Felipe Arizon, Arizon Abogados SLP, Spain
The Court of Appeal of Valencia handed down last 16 of January 2019 a judgment holding the freight forwarder responsible for the damages arising out of the delivery of the goods without production of the bill of lading.
The facts of the case were succinctly as follows: The shippers sued the forwarders and the line for having delivered their consignment of marble in Santos, Brazil, without production of the bill of lading. The line, ZIM, alleged that under the Master bill of lading the Court was not competent to hear the dispute. In addition, the line contended that it was not responsible for such delivery of the goods as the liner bill of lading contained a clause stating:
In accordance to the local regulations at the port of destination, the port authorities or customs authorities at destination may deliver the goods to the notify party or to the consignee of the goods without production of the original bill of lading and without notice to the carrier”.
Such a clause was not present the in house bill of lading issued by the forwarder.
The Commercial Court agreed to the question of competence put by ZIM and the proceedings continued against the forwarder alone. The Commercial Court refused the liability of the forwarder on the basis that the shipper had no title to sue the forwarder since he had sold the goods ex works and therefore the risk of loss had passed to the buyers qua receivers.
The matter was brought by the Shippers before the Court of Appeal, there were several arguments put by the appellants, inter alia, the existence of title to sue; the alleged time bar of the action, and finally whether the forwarder should be liable of the damages arising from the delivery of the goods without production of the bill of lading.
During the proceedings before the Commercial Court some legal experts from Brazil illustrated the Court under Brazilian law in respect to the delivery of the goods under bills of lading. The experts explained that between June and October 2013 in accordance the Brazilian law the goods could be delivered by the Port Authorities or by the Custom Authorities to the notify or consignee under the bill of lading without production of the bill.
The experts mentioned that such practice became very common, and that as a result the shipping lines issued notices to his customers alerting them of the situation, and included clauses in the bills of ladings to exempt their liability in such cases. The Brazilian experts explained that the alarming consequences of this practice were such that the Authorities had to issue new rules requiring the consignees to prove their ownership of the goods. This exercise often required the production of the original bill of lading, which reduced this practice substantially.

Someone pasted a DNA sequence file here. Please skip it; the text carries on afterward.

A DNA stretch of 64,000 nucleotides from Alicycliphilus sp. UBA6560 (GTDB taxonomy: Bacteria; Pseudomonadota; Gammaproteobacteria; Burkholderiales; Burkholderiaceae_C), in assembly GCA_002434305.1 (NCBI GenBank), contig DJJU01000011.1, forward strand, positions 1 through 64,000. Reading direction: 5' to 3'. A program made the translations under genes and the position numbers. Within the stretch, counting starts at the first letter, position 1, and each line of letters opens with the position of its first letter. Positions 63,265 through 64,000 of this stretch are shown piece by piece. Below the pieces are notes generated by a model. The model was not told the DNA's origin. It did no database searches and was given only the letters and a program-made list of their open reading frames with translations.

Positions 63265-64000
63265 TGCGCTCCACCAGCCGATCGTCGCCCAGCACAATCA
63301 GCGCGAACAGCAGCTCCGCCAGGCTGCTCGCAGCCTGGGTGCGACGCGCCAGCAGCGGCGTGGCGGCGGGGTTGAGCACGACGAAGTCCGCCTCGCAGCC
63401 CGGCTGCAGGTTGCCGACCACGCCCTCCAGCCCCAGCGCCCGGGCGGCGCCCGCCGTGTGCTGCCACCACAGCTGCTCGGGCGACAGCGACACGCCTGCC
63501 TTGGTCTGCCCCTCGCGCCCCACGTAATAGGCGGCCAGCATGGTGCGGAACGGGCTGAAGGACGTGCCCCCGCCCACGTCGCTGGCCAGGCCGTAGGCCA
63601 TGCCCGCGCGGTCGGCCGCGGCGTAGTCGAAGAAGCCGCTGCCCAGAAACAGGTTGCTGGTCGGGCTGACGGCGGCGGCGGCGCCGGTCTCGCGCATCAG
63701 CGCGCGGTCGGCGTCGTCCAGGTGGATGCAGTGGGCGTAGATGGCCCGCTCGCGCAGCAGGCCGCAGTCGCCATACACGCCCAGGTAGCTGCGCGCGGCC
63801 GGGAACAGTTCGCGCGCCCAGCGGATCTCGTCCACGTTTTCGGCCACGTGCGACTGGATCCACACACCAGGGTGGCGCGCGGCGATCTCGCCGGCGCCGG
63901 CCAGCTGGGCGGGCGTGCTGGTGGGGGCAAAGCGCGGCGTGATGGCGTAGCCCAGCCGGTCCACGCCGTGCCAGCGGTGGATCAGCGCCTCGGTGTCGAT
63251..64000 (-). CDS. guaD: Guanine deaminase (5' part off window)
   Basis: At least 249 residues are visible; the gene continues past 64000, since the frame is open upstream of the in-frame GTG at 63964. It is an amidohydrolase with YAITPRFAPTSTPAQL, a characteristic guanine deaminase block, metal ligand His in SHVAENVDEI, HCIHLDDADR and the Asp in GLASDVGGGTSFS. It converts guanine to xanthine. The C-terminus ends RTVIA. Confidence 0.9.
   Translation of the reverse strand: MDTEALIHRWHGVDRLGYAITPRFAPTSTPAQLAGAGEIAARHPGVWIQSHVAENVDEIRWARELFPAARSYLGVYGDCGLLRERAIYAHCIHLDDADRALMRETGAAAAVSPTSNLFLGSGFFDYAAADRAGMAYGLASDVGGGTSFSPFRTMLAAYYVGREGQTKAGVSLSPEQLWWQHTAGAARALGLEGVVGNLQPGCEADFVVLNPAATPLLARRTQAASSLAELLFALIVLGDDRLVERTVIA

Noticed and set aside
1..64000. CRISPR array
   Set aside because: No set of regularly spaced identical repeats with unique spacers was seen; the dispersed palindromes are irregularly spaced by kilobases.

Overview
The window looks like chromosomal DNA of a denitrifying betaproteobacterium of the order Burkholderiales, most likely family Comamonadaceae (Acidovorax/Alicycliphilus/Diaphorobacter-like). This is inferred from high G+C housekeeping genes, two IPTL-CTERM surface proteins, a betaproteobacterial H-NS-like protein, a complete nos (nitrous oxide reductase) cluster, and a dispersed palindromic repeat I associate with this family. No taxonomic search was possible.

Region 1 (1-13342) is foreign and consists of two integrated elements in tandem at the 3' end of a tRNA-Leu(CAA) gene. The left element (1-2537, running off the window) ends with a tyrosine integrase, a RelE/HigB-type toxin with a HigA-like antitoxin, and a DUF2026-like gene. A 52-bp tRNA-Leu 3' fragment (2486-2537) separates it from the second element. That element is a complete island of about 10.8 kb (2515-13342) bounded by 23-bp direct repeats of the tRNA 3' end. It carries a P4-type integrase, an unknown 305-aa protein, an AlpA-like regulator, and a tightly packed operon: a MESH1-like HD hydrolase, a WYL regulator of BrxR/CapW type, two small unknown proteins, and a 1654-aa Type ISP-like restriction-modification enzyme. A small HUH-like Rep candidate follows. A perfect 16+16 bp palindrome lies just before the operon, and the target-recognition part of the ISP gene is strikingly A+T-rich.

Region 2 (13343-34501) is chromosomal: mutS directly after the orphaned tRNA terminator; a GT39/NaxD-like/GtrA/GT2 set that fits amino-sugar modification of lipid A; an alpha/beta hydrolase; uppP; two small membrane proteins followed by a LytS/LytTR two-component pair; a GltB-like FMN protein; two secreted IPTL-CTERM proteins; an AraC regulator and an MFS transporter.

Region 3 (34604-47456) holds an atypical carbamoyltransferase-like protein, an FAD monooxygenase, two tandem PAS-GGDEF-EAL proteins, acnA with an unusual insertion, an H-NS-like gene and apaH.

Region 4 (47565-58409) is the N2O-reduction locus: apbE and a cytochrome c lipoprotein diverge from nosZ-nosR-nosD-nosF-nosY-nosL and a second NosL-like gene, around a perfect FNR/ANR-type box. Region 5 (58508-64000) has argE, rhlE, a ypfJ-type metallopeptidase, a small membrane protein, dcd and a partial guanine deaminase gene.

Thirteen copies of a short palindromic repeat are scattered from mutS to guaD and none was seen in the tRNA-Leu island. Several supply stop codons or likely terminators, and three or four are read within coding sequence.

From the cross examination of the directors of the forwarding Company it was averred that the goods were to be delivered against presentation of the original bill of lading unless the legislation at the port of destination permitted otherwise; that the bills of lading were used by the shippers as a way to secure that the goods were paid for before they were delivered to their consignees; that they were aware of the exceptional position in Brazil for delivery of the goods without production of the bill of lading.
The Court of Appeal in a detailed judgment held that in the appellants had not lost title to sue the forwarders as they were named as shippers in the bill of lading and that the terms of their relationship with the buyers did not prevent them from having title to sue the carriers. In respect to the liability of the forwarders to the shippers the Court held that the forwarders were not able to rely on the liner terms inserted in the master bill of lading as they had issued their own home bill of lading that had not such clause and they had been sued under such bill of lading. The Court further held that the forwarders did not give notice to the shippers of the liner terms inserted in the line bill of lading.
In the Court’s view the forwarders as professional firm should have ensured that the terms inserted in their own bill of lading should be matched by the liner terms issued by the sea carrier, and if this was not the case they should have given notice to the shippers of such situation for the shippers to consider their risks and options.
The Court of Appeal is an interesting one: on the one hand for the reasoning behind the title to sue argument. There have been some CIF cases where actions led by the subrogated cargo insurers in Spain were refused for having subrogated in a party that had not suffered the loss in accordance to the sale contract. Most importantly the Court has taken the opportunity to emphasise the importance of the presentation rule for delivery of the goods carried under bills of lading, and to highlight what should the position of the forwarder be where the terms of the house bill of lading are different, and more onerous, to those contained in the master bill of lading.